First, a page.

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Symptoms of lyme disease in dogs and treatmentAnswer from 2 sources
- ^Lyme disease in dogs treatment If your dog does develop clinical illness from Lyme disease, the most common signs are lameness, fever, lethargy, and enlarged lymph nodes. Clinical illness is expected 2-5 months after infection. The majority of dogs respond very well to antibiotic treatment with Doxycycline ...
- ^Symptoms lyme disease in dogs When they do show up, signs of Lyme disease in dogs may include a number of symptoms held in common with other diseases and disorders, so proper diagnosis is key. The symptoms of Lyme disease in dogs include pain and swelling in the joints.
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May 15, 2020 · Lyme disease is, unfortunately, a fairly common canine disease . Typical symptoms in dogs include: Fever. Loss of appetite. Reduced energy. Lameness (can be shifting, intermittent, and recurring ...
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Lyme disease in dogs is one of the most common tick-transmitted diseases in the world, but it only causes symptoms in 10 percent of affected dogs. When infection leads to Lyme disease in dogs, the dominant clinical feature is recurrent lameness due to inflammation of the joints, and a general feeling of malaise. There may also be depression and a lack of appetite. More serious complications include damage to the kidneys, and rarely, heart or nervous system disease.
Transmission of Lyme disease has been reported in dogs throughout the United States and Europe, but is most prevalent in the upper Midwestern states, the Atlantic seaboard and the Pacific coastal states. However, the disease is spreading and becoming more common throughout the United States.
Some dogs may also develop kidney problems. Lyme disease sometimes leads to glomerulonephritisinflammation and accompanying dysfunction of the kidney's glomeruli (essentially, a blood filter).
Eventually, kidney failure may set in as the dog begins to exhibit such signs as vomiting, diarrhea, lack of appetite, weight loss, increased urination and thirst, and abnormal fluid buildups.
You will need to give a thorough history of your dog's health to give your veterinarian clues as to which organs are being affected. Your veterinarian may run some combination of blood chemistry tests, a complete blood cell count, a urinalysis, fecal examinations, X-rays and tests specific to diagnosing Lyme disease (e.g., serology). Fluid from the affected joints may also be drawn for analysis.
There are many causes for arthritis, and your veterinarian will focus on differentiating arthritis initiated by Lyme disease from other inflammatory arthritic disorders, such as trauma and degenerative joint disease. Immune-mediated diseases will also be considered as a possible cause of the symptoms. X-rays of the painful joints will allow your doctor to examine the bones for abnormalities.
If the diagnosis is Lyme disease, your dog will be treated as an outpatient unless their condition is unstable (e.g., severe kidney disease). Doxycycline is the most common antibiotic that is prescribed for Lyme disease, but other dog antibiotics are also available and effective. The recommended treatment length is usually at least four weeks, and longer courses may be necessary in some cases. Your veterinarian may also prescribe an anti-inflammatory (pain medication for dogs) if your dog is especially uncomfortable. Improvement in sudden (acute) inflammation of the joints caused by Borrelia should be seen within three to five days of antibiotic treatment. If there is no improvement within three to five days, your veterinarian will want to reevaluate your dog.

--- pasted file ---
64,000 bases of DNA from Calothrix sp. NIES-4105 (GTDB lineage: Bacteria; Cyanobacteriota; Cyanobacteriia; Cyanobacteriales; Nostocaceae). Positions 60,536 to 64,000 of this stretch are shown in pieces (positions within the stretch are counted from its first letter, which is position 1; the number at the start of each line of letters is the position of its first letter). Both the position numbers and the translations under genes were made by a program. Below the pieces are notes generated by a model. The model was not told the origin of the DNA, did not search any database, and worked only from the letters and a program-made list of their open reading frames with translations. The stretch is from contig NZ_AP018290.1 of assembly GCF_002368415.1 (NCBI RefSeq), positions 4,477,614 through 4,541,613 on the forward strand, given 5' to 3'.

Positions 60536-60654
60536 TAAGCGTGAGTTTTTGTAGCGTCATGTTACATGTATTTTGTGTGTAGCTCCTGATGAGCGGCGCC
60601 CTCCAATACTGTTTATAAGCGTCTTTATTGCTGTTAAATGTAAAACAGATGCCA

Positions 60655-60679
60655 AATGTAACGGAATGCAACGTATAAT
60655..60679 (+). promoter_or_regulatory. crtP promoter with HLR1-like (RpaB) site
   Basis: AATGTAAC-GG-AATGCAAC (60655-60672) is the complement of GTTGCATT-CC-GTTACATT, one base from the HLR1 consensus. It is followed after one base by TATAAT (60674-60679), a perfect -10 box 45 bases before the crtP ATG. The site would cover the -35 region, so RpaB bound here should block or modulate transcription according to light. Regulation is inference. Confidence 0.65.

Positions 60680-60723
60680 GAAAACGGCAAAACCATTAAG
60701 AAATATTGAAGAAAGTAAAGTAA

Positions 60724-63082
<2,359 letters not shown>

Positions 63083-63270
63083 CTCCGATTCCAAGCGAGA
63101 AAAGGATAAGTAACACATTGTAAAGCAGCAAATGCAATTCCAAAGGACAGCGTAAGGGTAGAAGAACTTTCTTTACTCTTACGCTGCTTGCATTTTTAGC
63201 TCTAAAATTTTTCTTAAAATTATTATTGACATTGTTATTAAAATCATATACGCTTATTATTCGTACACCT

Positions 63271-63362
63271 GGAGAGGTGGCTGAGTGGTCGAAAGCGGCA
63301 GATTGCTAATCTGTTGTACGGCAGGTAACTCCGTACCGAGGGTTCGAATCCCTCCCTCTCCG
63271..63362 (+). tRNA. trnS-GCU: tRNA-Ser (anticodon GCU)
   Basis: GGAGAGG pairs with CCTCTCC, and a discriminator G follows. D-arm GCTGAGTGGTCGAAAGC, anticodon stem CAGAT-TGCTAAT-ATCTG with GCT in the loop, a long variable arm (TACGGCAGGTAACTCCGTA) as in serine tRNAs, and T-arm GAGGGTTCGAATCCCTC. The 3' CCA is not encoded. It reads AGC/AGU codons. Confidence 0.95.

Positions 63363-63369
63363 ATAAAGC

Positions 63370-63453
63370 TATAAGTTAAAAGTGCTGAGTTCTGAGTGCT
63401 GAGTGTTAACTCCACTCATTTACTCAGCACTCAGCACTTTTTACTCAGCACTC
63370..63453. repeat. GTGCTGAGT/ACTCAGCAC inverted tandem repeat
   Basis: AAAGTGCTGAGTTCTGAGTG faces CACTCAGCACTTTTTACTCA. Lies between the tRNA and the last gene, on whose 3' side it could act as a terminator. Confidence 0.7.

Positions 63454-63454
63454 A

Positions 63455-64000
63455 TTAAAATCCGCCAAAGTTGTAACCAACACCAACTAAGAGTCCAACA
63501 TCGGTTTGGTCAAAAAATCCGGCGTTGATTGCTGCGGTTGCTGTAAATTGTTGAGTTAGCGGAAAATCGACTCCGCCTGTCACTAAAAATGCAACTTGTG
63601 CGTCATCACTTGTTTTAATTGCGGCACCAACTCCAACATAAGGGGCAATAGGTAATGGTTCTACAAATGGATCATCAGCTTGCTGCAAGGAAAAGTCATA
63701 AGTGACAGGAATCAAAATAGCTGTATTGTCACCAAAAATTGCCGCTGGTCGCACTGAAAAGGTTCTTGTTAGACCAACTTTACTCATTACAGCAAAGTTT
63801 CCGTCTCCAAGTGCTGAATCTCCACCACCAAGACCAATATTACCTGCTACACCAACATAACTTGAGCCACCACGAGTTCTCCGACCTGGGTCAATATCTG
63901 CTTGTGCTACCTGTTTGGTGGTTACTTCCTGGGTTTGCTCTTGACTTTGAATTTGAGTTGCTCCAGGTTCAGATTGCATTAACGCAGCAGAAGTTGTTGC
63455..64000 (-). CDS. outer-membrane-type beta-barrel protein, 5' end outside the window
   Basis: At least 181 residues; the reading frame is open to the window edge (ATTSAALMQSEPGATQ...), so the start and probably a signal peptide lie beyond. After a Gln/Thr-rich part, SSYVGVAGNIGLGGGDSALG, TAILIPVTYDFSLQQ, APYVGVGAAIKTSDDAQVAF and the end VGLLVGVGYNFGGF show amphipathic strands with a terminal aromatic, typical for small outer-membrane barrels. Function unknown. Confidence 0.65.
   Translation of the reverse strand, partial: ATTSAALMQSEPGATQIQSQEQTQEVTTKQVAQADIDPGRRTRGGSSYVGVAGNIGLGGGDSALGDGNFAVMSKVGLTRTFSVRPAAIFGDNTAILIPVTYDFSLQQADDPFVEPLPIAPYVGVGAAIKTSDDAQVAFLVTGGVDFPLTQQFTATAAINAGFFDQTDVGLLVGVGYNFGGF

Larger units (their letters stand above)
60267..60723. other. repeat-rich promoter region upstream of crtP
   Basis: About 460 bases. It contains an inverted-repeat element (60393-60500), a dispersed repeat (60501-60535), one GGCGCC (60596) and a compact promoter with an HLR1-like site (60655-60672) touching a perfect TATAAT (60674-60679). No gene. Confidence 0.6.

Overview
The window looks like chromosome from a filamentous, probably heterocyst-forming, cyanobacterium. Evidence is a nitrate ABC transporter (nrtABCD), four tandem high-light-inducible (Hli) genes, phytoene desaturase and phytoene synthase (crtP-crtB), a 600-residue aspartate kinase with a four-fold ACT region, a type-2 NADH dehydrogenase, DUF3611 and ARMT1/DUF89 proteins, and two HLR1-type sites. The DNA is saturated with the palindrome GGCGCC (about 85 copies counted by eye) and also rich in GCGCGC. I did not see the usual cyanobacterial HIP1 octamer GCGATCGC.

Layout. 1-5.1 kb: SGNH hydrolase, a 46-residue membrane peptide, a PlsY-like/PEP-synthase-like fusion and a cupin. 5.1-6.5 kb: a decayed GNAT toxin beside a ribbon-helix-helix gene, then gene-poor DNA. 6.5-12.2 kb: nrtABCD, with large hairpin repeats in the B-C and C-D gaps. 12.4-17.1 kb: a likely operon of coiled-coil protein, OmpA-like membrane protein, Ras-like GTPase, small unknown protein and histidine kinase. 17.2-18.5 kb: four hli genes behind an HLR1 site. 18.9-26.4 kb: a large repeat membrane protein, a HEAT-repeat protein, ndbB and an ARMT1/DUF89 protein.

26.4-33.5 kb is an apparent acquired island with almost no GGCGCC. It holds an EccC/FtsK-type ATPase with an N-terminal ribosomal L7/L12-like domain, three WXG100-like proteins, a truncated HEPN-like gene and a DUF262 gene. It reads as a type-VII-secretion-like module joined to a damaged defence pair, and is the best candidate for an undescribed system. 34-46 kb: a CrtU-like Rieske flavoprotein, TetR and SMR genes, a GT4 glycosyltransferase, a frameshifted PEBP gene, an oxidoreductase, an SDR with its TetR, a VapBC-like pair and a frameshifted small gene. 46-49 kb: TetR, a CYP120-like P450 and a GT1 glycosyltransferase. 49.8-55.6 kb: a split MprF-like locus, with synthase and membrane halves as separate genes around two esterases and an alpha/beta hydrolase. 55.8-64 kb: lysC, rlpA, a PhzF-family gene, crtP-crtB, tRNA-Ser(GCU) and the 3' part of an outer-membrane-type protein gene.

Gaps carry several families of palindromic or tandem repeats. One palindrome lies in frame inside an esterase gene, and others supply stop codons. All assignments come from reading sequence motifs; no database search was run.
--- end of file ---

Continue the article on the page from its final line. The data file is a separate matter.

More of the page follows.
Unfortunately, antibiotic treatment does not always completely eliminate infection with Borrelia burgdorferi bacteria. Symptoms may resolve but then return at a later date, and the development of kidney disease in the future is always a worry. Proper use of antibiotics reduces the likelihood of chronic consequences.
If possible, avoid allowing your dog to roam in tick-infested environments where Lyme disease is common. Check your dogs coat and skin daily, and remove ticks by hand. Your veterinarian can prescribe a variety of prescription flea and tick collars, topical and oral products that kill and repel ticks. Such products should be used under a veterinarian's supervision and according to the label's directions. Lyme vaccines are available, but their use is somewhat controversial. Talk to your veterinarian to see if the Lyme vaccination is right for your dog.
Dec 22, 2014 · Learn about lyme disease symptoms and treatments for dogs. Treatment Options. Medication: Doxycycline is the antibiotic of choice for treating Lyme disease. Other antibiotic options include amoxicillin and erythromycin. If your dog is very uncomfortable, a nonsteroidal anti-inflammatory (e.g., carprofen or deracoxib) may also be given.
Aug 31, 2021 · Dog Lyme disease can also result in intermittent arthritis, similar to humans, and rarely results in a kidney infection. Other symptoms include: Pain in Joints and leg. Signs of rash in areas such as the leg or the limb. Signs of fever and illness.
Jul 04, 2021 · Treatment of Lyme Disease in Dogs Four weeks of Doxycycline (an antibiotic) is the most common course used to treat Lyme and other tick-borne diseases (such as Anaplasma and Ehrlichia ). If dogs have been showing clinical signs, they often perk up and improve in a matter of days, but it’s important to give the full course of treatment.